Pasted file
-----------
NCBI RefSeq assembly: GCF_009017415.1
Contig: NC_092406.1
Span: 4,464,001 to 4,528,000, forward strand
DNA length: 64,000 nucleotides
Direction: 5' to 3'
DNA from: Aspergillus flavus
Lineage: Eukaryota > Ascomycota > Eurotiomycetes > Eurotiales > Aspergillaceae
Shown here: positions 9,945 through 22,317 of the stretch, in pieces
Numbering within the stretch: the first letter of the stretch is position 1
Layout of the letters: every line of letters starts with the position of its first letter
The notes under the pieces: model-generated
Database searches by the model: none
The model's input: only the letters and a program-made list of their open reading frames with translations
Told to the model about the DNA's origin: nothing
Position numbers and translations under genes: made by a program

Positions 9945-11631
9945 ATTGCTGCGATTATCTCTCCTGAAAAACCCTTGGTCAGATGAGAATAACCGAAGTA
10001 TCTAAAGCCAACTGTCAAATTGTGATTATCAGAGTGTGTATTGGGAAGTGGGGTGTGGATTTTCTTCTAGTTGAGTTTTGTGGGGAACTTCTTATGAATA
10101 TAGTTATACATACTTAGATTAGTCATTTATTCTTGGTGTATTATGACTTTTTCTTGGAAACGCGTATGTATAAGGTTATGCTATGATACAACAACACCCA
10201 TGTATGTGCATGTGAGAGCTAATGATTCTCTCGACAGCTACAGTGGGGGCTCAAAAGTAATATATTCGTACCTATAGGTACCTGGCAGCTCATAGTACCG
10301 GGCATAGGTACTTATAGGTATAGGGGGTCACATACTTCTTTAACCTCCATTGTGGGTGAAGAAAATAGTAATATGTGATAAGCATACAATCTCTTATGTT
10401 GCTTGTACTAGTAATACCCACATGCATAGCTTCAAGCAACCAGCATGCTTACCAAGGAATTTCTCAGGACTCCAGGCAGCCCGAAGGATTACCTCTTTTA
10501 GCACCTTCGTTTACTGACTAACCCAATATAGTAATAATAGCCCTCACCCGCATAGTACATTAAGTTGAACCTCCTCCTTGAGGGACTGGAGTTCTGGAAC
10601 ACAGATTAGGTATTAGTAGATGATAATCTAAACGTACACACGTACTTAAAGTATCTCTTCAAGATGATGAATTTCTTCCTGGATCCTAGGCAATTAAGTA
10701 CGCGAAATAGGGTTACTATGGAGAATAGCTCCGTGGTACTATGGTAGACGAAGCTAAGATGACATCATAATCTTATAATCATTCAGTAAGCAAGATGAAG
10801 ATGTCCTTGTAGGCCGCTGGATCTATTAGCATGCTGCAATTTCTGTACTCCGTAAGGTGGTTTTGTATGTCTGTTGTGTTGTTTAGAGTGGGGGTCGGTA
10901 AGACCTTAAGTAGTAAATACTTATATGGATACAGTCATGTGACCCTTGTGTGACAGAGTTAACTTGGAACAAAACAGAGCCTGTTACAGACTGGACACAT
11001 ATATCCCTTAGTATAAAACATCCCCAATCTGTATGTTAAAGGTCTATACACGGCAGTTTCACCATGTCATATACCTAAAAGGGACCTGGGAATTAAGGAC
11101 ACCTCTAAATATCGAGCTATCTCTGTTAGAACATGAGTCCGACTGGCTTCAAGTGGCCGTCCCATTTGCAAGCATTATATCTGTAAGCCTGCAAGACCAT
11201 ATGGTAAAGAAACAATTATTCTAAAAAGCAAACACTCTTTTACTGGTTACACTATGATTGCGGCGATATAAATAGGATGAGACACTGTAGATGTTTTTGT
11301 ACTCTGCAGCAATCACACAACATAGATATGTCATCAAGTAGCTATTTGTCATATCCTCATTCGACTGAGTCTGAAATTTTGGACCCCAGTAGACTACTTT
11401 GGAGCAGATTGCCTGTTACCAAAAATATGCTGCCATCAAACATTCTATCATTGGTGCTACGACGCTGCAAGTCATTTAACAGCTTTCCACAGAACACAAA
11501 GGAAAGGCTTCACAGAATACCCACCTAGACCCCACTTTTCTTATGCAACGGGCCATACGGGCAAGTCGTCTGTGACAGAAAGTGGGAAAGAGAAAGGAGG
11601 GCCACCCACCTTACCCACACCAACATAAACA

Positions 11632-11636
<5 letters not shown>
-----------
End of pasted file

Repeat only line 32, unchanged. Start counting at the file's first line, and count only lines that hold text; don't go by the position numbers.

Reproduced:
11401 GGAGCAGATTGCCTGTTACCAAAAATATGCTGCCATCAAACATTCTATCATTGGTGCTACGACGCTGCAAGTCATTTAACAGCTTTCCACAGAACACAAA